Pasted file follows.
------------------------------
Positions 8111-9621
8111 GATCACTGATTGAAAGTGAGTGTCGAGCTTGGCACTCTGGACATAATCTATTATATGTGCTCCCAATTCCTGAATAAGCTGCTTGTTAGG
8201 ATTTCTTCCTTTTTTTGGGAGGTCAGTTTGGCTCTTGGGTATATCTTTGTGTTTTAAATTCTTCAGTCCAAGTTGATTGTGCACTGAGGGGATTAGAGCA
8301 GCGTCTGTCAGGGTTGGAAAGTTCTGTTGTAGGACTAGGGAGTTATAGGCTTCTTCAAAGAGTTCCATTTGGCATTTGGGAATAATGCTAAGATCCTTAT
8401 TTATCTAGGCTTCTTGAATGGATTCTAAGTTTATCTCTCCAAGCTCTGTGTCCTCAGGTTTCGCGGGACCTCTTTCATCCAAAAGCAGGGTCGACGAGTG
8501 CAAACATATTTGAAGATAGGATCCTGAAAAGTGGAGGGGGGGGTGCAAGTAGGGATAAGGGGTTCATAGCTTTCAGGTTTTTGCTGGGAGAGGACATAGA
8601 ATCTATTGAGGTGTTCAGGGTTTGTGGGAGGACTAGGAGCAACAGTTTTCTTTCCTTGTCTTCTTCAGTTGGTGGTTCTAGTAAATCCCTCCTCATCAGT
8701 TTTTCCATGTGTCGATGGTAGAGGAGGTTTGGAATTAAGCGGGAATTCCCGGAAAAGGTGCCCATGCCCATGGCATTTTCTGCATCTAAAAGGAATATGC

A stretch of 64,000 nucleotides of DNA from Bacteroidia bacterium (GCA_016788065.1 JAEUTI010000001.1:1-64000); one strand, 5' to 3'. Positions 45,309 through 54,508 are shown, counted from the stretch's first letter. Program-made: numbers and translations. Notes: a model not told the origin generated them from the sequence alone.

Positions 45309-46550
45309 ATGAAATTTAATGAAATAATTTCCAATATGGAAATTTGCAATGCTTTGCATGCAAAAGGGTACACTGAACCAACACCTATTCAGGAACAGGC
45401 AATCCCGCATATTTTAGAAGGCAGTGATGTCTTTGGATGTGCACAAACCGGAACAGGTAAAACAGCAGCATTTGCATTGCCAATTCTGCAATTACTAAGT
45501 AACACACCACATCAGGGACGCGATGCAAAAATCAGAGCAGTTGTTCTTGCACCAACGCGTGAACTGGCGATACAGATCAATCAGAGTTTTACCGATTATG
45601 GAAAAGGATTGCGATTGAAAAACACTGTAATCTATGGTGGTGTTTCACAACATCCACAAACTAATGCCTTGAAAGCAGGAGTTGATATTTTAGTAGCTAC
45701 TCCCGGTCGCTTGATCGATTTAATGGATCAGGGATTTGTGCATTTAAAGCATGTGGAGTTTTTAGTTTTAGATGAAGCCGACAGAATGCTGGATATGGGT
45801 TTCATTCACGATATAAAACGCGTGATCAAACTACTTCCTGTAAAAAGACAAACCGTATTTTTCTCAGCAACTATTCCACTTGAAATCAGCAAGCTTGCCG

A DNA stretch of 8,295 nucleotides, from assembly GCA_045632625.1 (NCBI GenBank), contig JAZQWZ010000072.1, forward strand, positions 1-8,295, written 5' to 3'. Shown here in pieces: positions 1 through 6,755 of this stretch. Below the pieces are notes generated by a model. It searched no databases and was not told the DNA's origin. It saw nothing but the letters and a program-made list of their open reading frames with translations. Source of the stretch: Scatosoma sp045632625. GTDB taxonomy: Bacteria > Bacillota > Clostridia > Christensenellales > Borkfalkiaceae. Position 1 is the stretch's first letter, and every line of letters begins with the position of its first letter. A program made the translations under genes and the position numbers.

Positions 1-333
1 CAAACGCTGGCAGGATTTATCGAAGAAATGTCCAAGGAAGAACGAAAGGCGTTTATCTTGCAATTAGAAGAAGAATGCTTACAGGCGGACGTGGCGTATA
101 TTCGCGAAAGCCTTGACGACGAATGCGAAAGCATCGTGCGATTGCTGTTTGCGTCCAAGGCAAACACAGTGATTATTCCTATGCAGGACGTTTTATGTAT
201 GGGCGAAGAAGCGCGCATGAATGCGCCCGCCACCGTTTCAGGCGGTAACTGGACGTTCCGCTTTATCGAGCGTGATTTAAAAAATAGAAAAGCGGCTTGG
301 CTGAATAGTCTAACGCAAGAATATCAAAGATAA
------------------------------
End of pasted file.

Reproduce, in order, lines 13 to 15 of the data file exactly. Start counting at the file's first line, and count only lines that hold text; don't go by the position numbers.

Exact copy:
45501 AACACACCACATCAGGGACGCGATGCAAAAATCAGAGCAGTTGTTCTTGCACCAACGCGTGAACTGGCGATACAGATCAATCAGAGTTTTACCGATTATG
45601 GAAAAGGATTGCGATTGAAAAACACTGTAATCTATGGTGGTGTTTCACAACATCCACAAACTAATGCCTTGAAAGCAGGAGTTGATATTTTAGTAGCTAC
45701 TCCCGGTCGCTTGATCGATTTAATGGATCAGGGATTTGTGCATTTAAAGCATGTGGAGTTTTTAGTTTTAGATGAAGCCGACAGAATGCTGGATATGGGT